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by John Adler, Publisher

n 1817, 22-year old James Harper and his 20-year old brother, John, set up a small printing firm in New York City called J. & J. Harper. Joined later by their younger brothers, Joseph Wesley and Fletcher, the firm became the largest book publisher in the United States by 1825. The name was changed to Harper & Brothers in 1833, and survives today as Harper-Collins.

Under Fletchers guidance, the firm started Harpers Monthly in June 1850. The first managing editor was Henry Raymond, who soon went on to help found and then publish the New York Times. Harpers Monthly became and still is an outstanding literary magazine.



The ancestral seed for Harpers Weekly germinated in 1842 in London when the management of the London Illustrated News figured out how to illustrate the latest news stories on a timely basis. Traditionally, woodblock printing of illustrations was a labor-intensive process requiring three steps. First, a boxwood block, which was the exact thickness of the type, was polished smooth. Next, an artist used a pencil to draw his picture on the block in reverse, creating a mirror image. Then an engraver, using a graver and chisels, cut away all the wood not covered by pencil lines.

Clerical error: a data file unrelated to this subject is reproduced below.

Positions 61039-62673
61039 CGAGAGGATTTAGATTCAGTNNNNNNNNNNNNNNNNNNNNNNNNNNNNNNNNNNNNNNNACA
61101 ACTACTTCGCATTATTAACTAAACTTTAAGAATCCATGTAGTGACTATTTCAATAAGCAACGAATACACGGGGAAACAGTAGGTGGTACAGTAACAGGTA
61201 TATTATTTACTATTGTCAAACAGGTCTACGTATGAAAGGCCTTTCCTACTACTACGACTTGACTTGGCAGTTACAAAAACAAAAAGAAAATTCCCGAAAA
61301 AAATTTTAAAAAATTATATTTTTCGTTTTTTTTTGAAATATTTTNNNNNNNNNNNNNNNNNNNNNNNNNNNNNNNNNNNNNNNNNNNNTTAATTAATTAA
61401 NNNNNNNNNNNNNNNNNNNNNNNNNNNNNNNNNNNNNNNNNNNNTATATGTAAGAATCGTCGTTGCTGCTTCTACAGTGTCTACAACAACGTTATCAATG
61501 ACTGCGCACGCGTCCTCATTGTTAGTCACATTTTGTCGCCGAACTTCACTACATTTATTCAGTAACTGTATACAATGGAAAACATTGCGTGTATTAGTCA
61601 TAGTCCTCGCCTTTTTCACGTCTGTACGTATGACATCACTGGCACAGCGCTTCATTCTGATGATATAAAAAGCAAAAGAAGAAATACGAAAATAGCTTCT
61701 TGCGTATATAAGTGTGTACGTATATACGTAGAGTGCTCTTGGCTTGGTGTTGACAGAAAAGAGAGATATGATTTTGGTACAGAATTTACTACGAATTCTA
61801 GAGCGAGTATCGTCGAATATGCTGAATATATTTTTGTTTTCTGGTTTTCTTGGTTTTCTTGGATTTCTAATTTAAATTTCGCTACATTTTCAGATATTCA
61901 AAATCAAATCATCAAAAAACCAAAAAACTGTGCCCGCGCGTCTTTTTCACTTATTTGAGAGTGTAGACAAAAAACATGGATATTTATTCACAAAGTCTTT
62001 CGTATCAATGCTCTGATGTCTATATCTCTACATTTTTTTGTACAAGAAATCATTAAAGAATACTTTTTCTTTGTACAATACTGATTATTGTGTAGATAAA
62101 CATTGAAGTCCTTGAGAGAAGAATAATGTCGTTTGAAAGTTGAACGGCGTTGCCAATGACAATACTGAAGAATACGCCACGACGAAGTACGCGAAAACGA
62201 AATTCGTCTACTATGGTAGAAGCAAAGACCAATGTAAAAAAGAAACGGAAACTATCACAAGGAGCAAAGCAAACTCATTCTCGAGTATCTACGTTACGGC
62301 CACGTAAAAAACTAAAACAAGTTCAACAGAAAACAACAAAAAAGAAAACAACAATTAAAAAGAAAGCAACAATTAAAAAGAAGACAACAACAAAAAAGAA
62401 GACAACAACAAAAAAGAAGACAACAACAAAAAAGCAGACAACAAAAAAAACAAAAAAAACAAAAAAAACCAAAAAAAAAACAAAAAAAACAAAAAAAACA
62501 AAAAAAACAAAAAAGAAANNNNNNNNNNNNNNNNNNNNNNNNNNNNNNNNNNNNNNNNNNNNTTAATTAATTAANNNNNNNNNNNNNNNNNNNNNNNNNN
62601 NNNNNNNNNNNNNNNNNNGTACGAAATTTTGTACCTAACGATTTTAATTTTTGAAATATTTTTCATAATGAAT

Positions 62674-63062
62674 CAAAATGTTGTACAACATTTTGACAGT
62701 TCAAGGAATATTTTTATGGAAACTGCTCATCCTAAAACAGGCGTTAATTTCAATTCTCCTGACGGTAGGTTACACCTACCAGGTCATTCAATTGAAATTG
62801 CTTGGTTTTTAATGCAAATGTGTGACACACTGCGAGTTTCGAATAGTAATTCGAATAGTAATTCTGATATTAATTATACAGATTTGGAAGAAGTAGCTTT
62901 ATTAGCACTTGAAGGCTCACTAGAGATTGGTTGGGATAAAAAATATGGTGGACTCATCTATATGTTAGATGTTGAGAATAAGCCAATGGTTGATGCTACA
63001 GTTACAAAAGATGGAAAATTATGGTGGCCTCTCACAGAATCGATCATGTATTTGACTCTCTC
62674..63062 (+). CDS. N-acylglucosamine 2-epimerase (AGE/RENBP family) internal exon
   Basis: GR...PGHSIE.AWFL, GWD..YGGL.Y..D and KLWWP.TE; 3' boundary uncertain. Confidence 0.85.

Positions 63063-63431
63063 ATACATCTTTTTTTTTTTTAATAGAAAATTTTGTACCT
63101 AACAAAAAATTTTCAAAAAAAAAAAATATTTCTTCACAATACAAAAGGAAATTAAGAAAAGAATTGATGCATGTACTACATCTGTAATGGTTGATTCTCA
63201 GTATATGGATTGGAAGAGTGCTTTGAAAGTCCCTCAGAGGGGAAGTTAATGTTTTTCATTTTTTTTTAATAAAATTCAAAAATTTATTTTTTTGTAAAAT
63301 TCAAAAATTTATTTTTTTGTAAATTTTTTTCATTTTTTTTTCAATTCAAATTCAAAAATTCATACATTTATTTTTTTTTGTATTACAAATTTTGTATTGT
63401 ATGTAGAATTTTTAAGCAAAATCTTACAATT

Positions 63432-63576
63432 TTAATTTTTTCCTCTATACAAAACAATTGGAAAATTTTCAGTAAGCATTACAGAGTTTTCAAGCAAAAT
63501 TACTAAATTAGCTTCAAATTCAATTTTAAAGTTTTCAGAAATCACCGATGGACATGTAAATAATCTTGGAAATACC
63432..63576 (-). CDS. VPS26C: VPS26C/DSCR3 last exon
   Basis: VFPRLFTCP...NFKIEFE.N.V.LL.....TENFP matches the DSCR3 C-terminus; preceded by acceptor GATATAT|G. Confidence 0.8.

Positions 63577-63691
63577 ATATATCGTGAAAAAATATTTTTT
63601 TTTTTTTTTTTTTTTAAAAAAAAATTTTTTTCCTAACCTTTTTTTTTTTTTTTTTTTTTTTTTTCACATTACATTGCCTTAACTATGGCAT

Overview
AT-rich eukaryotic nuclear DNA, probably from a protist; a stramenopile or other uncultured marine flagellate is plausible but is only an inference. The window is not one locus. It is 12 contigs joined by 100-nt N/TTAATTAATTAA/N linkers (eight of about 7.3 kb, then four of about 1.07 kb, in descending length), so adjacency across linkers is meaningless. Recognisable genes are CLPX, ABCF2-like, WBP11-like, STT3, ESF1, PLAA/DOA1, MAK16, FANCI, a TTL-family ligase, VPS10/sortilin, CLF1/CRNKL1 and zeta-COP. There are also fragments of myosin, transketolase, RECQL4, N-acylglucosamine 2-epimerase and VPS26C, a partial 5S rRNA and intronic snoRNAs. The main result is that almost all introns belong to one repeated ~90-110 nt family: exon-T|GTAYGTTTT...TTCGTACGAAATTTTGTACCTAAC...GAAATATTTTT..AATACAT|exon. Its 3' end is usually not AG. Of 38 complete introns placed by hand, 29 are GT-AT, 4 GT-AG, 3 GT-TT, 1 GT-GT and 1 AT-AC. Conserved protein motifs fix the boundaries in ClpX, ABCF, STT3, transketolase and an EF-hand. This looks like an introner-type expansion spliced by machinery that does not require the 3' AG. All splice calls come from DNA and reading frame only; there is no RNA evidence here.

The new technique, which enabled weekly news periodicals to meet publication deadlines, involved dividing the drawing into many pieces after it was completed. The pieces were assigned to separate engravers for each block; when completed the blocks were reassembled and bolted together. Double-page prints required up to 40 blocks. (The thin white lines between blocks can be seen in some of the Harpers Weekly illustrations.)



O
ne of the London Illustrated News engravers in 1842 was 22-year old Frank Leslie (who was born Henry Carter.) Leslie immigrated to the United States in 1848, became associated with P. T. Barnum and then worked on some unsuccessful illustrated periodicals as an engraver. On December 15, 1855, he published the first issue of Frank Leslies Illustrated Newspaper in New York.